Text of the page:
In 2015, the White House hosted a Criminal Justice Reform, Innovation and the Arts meeting at which Attorney General Loretta Lynch noted that “...while the importance of job training and educational opportunities for incarcerated people cannot be overstated, the arts also serve a fundamental need – as a creative outlet and form of self-expression providing opportunities for collaboration and emotional growth.”
Redeeming Time Project uses Shakespeare to effect positive change. We leverage the theatrical arts to enable incarcerated and formerly incarcerated adults to develop social, cognitive, and life skills which they will need to reintegrate into the community.
Shakespeare teaches us what it means to be human, in all the nobility as well as all the depravity that it can entail. Again and again, he asks us, “What does it mean to be alive? How should we act? Who am I? What do I love?” Redeeming Time makes Shakespeare accessible to all, restores a voice to the silenced and voiceless, and explores the full complexity of the human condition.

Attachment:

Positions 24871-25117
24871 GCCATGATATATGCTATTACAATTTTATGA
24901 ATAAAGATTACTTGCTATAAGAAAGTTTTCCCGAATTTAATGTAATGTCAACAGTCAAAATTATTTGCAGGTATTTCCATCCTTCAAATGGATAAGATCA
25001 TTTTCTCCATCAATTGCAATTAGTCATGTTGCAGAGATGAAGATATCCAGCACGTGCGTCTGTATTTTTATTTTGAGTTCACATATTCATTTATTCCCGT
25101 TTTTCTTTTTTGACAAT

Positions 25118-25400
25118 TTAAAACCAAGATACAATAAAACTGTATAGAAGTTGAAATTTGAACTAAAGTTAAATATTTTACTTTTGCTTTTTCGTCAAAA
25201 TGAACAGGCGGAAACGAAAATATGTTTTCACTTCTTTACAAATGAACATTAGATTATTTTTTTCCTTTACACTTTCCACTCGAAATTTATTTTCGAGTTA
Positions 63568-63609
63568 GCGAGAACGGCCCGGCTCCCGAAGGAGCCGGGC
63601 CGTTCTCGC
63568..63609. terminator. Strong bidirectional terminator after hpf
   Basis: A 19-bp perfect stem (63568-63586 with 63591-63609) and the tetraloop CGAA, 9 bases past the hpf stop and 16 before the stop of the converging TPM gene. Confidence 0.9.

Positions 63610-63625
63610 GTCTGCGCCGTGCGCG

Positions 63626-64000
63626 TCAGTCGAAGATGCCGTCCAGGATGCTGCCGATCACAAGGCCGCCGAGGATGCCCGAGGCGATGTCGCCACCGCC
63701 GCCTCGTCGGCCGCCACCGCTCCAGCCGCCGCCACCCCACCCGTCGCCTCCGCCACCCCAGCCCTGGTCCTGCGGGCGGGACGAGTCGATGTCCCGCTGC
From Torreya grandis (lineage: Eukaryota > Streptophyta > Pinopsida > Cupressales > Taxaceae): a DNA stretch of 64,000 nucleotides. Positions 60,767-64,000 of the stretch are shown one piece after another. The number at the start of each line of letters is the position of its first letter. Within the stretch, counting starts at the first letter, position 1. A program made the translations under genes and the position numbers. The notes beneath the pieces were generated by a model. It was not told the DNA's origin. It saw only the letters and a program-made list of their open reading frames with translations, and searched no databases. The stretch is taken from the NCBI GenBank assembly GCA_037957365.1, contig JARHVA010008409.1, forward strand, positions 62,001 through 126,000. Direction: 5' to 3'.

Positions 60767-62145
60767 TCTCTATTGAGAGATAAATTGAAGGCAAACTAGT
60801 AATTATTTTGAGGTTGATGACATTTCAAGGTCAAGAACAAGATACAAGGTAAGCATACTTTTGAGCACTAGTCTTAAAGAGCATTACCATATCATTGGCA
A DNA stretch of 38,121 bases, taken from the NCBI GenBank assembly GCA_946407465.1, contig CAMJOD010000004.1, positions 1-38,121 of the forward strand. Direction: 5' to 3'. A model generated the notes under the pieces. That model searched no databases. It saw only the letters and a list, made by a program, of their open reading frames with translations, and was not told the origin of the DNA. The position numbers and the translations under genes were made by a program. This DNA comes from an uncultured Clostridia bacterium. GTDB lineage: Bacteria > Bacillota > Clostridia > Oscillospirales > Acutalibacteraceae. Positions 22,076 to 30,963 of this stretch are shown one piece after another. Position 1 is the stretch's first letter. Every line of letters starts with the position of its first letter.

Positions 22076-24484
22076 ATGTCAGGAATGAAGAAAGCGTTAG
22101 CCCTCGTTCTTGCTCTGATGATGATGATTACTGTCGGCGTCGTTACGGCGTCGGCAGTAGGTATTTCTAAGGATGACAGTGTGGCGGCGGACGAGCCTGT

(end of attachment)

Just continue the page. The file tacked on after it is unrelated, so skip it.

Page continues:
Arts programs in correctional institutions give the incarcerated a transformational tool for healing, growth and change. Inmates who study and perform Shakespeare challenge themselves to achieve something most had never dreamed of before coming to prison: They develop a passion for learning. Their literacy and critical thinking skills improve. They explore the full complexity of humanity through Shakespeare, reassessing their past and current choices, as well as their future options, as they do so. Although RTP will work with material written by other playwrights and authors, Shakespeare will always be the firm ground on which we stand.